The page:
Kate has a special interest in PCOS and over the years has worked with 100’s of women who suffer with this debilitating condition. To enhance her practice, Kate has recently undertaken specialist training to enable her to offer women both the specialist advice and emotional support they desperately need.
Kate loves her job and her best days are when one of her lovely ladies calls her to say she is pregnant. Often she is the second person to know – what a privilege! Kate is very proud of the Facebook Support Group she founded over two years ago. This group, full of inspirational ladies going through all sorts of fertility journeys, gives ladies a safe place in which to ask advice, find support and get virtual hugs.
As well as her natural fertility and coaching services, Kate is also passionate about Natural Contraception and teaches women internationally on how to use this effective, safe and natural method of contraception.
Facebook Support Group: https://www.facebook.com/groups/Yourfertilitysupportgroup/
Agha, M., Agha, R.A. and Sandell, J. (2014) ‘Interventions to reduce and prevent obesity in Pre-Conceptual and pregnant women: A systematic review and Meta-Analysis’, PLoS ONE, 9(5), p. e95132. doi: 10.1371/journal.pone.0095132.
Balen, A.H. (2006) ‘Should obese women with polycystic ovary syndrome receive treatment for infertility?’, BMJ, 332(7539), pp. 434–435. doi: 10.1136/bmj.332.7539.434.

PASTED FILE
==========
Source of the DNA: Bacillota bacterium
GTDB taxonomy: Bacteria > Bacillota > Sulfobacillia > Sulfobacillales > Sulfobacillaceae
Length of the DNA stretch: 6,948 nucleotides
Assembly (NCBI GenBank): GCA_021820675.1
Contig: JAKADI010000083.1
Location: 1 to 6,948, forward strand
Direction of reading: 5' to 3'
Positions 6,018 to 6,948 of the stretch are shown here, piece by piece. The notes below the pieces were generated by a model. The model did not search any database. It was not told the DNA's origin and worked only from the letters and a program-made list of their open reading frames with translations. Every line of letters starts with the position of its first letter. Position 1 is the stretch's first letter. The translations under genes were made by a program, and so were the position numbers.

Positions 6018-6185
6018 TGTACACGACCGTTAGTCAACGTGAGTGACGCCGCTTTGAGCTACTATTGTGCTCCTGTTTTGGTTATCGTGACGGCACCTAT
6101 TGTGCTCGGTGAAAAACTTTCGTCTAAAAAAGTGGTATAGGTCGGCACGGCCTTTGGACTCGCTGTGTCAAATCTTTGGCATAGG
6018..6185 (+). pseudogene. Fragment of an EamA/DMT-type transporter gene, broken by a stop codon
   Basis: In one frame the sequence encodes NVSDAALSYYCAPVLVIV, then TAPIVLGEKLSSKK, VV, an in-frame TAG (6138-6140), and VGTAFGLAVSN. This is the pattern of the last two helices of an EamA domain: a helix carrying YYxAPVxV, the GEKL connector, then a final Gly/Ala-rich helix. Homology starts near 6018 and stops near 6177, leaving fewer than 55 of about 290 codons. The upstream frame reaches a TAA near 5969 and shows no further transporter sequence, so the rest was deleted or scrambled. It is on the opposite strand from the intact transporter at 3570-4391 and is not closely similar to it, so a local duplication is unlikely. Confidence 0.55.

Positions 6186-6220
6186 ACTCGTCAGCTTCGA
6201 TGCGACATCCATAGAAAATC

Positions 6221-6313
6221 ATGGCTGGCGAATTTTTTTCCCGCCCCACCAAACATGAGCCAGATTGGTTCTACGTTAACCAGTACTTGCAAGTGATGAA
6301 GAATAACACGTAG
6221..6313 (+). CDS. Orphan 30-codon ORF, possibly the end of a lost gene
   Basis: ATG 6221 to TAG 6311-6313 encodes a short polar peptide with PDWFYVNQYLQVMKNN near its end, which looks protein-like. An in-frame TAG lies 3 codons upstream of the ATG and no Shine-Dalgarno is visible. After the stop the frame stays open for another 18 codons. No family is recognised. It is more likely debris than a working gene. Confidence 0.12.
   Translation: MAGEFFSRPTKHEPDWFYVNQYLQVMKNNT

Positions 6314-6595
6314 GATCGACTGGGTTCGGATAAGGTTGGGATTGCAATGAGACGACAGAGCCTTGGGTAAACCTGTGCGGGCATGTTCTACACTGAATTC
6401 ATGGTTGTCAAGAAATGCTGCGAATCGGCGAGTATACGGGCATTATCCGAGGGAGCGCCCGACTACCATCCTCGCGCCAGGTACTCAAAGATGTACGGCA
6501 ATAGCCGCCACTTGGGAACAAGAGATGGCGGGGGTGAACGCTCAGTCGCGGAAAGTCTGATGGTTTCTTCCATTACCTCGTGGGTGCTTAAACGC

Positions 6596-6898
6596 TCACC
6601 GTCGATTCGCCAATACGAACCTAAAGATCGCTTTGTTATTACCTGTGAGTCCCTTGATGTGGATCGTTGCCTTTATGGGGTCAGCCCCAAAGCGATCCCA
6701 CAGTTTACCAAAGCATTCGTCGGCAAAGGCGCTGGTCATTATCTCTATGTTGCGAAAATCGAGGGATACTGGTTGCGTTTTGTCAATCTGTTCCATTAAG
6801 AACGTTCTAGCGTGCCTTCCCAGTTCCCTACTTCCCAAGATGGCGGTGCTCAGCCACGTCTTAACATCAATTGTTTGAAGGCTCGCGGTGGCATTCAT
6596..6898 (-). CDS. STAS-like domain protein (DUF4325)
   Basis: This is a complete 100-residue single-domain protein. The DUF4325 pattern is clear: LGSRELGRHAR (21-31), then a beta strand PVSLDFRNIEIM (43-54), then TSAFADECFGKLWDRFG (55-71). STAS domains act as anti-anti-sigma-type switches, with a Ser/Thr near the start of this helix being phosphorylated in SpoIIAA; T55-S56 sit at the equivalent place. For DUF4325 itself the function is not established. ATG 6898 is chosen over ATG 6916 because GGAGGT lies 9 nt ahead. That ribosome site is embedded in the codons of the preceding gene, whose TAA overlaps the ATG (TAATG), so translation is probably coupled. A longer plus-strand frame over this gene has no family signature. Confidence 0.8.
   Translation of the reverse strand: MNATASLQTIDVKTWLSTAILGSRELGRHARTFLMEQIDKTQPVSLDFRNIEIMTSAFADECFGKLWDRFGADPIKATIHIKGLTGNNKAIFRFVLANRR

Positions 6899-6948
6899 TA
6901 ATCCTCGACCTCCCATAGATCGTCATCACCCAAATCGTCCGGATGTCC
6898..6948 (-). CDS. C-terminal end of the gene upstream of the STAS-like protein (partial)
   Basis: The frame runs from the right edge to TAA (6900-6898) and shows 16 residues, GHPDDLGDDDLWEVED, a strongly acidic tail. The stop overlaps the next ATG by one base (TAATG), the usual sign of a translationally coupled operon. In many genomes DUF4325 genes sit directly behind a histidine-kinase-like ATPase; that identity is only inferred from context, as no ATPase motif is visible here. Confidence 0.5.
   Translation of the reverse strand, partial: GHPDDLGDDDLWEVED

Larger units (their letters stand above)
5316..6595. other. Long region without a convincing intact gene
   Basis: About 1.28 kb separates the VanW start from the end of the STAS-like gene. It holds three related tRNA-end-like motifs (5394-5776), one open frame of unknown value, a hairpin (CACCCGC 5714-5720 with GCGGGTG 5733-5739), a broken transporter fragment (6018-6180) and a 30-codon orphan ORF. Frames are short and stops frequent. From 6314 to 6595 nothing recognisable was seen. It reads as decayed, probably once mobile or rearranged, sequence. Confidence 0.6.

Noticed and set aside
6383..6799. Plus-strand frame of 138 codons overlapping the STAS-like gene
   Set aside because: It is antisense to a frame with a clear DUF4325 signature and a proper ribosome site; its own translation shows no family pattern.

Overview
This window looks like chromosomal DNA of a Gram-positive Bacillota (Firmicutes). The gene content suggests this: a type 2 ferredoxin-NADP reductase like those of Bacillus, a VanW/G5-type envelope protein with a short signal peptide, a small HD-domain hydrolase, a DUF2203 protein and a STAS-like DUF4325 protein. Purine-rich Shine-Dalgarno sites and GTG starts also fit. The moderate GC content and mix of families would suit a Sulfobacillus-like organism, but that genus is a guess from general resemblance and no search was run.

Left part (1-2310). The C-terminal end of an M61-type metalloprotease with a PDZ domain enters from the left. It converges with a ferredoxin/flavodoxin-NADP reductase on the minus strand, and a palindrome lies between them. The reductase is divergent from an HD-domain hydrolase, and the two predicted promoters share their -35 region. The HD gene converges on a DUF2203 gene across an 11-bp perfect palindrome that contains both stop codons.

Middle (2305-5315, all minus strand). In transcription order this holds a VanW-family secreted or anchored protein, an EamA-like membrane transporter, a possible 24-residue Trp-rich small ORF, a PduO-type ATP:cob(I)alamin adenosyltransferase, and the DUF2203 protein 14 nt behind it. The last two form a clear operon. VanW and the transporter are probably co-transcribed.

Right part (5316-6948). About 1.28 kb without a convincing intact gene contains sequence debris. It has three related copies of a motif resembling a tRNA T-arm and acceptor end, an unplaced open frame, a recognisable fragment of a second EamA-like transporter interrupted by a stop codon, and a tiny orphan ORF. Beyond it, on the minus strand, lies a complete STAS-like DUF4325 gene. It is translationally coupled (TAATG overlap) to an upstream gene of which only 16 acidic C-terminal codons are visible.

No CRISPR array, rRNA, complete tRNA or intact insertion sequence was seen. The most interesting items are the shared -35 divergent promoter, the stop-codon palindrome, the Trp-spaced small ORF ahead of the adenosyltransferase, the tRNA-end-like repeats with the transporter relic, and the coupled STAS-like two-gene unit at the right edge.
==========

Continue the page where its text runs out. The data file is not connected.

Norman, R.J. (2004) ‘Improving reproductive performance in overweight/obese women with effective weight management’, Human Reproduction Update, 10(3), pp. 267–280. doi: 10.1093/humupd/dmh018.
Ogden, C.L., Flegal, K.M., Margaret D P H Carroll and Cheryl D P H Fryar (2015) Prevalence of obesity among adults and youth: United States, 2011–2014. Available at: https://www.cdc.gov/nchs/data/databriefs/db219.pdf (Accessed: 12 January 2017).
Scantlebury, R. and Moody, A. (2015) HSE: Adult obesity and overweight. Available at: http://content.digital.nhs.uk/catalogue/PUB19295/HSE2014-ch9-adult-obe.pdf (Accessed: 12 January 2017).
WHO (2016) Obesity and overweight. Available at: http://www.who.int/mediacentre/factsheets/fs311/en/ (Accessed: 12 January 2017).
Yildiz, B.O., Knochenhauer, E.S. and Azziz, R. (2008) ‘Impact of obesity on the risk for Polycystic Ovary syndrome’, The Journal of Clinical Endocrinology & Metabolism, 93(1), pp. 162–168. doi: 10.1210/jc.2007-1834.